Sebastopol, CA--As ubiquitous as corn flakes on a midwestern breakfast table, Cisco routers are everywhere that networks can be found. They come in all sizes, from inexpensive units for homes and small offices to equipment costing well over $100,000 and capable of routing at gigabit speeds. Cisco is a fixture on today's networks, claiming roughly seventy percent of the router market, and producing high-end switches, hubs, and other network hardware. One unifying thread runs through the product line--virtually all of Cisco's products run the Internetwork Operating System, or IOS. As James Boney, author of "Cisco IOS in a Nutshell" says (O'Reilly, US $34.95), this is both a great advantage and a great disadvantage.
"On the one hand," Boney observes, "when you're familiar with one Cisco router, you're reasonably familiar with them all. Someone using a small ISDN router in a home office could look at a configuration file for a high-end router at an ISP and not be lost." Boney adds that while that person may not understand how to configure the more esoteric routing protocols or high-speed network interfaces, he'd be looking at a language that was recognizable all the same.
"On the other hand," Boney adds, "this uniformity means just about everything has been crammed into IOS at one time or another." The result is a massive operating system with an ungraceful command line interface and command verbs that can mean completely different things in different contexts. The volume of documentation available is daunting; with more than 100,000 pages of information, finding what you need to know is a challenge.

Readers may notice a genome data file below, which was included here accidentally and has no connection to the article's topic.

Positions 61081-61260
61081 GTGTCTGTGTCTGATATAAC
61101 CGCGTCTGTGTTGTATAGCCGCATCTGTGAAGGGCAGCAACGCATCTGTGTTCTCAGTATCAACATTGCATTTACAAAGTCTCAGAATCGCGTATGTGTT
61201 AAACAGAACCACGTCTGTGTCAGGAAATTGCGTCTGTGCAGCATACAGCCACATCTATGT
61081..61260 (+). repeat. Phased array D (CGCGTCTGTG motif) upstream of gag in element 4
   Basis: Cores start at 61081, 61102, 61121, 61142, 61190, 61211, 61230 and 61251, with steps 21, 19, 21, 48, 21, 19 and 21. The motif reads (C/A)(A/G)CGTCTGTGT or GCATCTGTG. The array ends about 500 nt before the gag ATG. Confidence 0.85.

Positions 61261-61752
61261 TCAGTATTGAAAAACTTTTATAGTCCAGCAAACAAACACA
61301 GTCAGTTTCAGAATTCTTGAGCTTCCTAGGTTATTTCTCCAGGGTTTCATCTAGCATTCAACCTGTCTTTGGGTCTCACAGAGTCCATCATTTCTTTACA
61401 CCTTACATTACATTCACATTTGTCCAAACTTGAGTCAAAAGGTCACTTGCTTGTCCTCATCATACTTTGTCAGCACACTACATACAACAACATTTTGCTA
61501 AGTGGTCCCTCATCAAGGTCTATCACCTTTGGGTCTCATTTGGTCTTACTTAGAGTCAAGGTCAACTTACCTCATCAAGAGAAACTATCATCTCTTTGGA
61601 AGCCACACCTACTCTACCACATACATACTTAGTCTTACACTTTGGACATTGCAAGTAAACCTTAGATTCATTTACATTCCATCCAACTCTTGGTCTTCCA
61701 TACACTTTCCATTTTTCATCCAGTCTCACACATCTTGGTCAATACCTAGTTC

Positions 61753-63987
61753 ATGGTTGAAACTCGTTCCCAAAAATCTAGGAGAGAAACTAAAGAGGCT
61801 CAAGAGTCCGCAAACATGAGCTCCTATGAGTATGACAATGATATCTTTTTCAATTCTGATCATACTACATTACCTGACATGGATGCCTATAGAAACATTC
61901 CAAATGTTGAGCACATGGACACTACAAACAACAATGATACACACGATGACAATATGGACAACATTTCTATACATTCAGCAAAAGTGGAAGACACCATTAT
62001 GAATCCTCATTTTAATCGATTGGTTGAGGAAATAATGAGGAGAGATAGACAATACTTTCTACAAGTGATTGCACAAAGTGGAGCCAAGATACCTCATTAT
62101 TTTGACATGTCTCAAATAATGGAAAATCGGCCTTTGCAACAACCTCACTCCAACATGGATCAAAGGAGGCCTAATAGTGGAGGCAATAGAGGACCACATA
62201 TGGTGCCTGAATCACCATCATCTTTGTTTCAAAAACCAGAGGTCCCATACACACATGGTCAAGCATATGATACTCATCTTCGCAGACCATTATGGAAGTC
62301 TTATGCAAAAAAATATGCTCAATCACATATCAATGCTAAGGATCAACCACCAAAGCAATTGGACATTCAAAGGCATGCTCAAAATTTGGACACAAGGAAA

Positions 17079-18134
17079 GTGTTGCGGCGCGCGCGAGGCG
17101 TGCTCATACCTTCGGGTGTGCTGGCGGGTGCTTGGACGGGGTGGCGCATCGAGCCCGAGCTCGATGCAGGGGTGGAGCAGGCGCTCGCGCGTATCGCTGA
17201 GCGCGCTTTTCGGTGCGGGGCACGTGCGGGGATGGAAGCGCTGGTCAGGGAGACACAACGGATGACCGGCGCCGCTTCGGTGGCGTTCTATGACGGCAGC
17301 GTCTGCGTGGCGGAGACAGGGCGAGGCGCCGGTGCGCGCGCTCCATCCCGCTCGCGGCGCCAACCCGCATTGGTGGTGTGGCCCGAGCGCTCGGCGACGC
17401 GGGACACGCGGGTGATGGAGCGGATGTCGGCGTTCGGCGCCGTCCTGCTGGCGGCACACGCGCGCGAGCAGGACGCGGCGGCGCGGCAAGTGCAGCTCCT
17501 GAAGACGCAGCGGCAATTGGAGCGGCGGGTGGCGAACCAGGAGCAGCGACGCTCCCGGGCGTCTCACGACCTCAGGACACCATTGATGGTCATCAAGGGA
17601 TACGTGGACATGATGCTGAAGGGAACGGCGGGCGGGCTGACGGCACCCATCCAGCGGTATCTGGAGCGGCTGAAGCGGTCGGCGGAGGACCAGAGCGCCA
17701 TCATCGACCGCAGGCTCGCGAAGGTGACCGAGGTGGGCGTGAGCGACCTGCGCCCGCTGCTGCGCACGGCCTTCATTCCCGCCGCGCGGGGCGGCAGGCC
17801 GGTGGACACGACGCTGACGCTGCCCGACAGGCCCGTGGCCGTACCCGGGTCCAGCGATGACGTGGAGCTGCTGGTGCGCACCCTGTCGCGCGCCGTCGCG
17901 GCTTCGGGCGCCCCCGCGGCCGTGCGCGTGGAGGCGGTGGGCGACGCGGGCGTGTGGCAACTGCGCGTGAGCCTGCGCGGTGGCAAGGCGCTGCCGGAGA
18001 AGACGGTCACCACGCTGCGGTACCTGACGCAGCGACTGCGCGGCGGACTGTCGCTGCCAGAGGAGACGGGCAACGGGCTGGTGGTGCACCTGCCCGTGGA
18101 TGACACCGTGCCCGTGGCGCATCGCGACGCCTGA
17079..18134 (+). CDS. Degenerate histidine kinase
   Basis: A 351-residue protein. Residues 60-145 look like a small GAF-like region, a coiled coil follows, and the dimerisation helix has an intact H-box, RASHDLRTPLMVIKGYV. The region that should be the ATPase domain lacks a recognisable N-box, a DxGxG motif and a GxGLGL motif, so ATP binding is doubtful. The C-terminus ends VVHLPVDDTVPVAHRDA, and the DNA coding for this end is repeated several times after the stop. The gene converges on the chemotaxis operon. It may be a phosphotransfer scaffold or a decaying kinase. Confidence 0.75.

"That's why I wrote this book," Boney explains. "It is primarily a quick reference to the commands that are most frequently needed to configure Cisco routers for standard IP routing tasks. This is far from a complete quick ref to all of IOS--such a quick ref would be well over 2000 pages long, and clearly too long to be useful. Above all, this is a network administrator's book: it represents practical experience with IP routing on Cisco routers and covers the commands that you're likely to need."
Cisco IOS in a Nutshell consolidates the most important commands and features of IOS into a single volume. It begins with a brief, example-oriented tutorial that shows how to accomplish common tasks. The bulk of the book is a quick-reference guide to the commands most commonly used in IP routing applications. Brief descriptions and lists of options guide the network administrator through figuring out what commands are needed to accomplish any task, from setting up a serial interface to using applications such as packet filtering, address translation, and traffic prioritization. Cisco IOS in a Nutshell may not be the only book a system administrator will ever need on Cisco, but it is sure to be an indispensable resource.
Cisco IOS In a
By James Boney
ISBN 1-56592-942-X, 592 pages, $34.95 (US), $52.95 (CAN)
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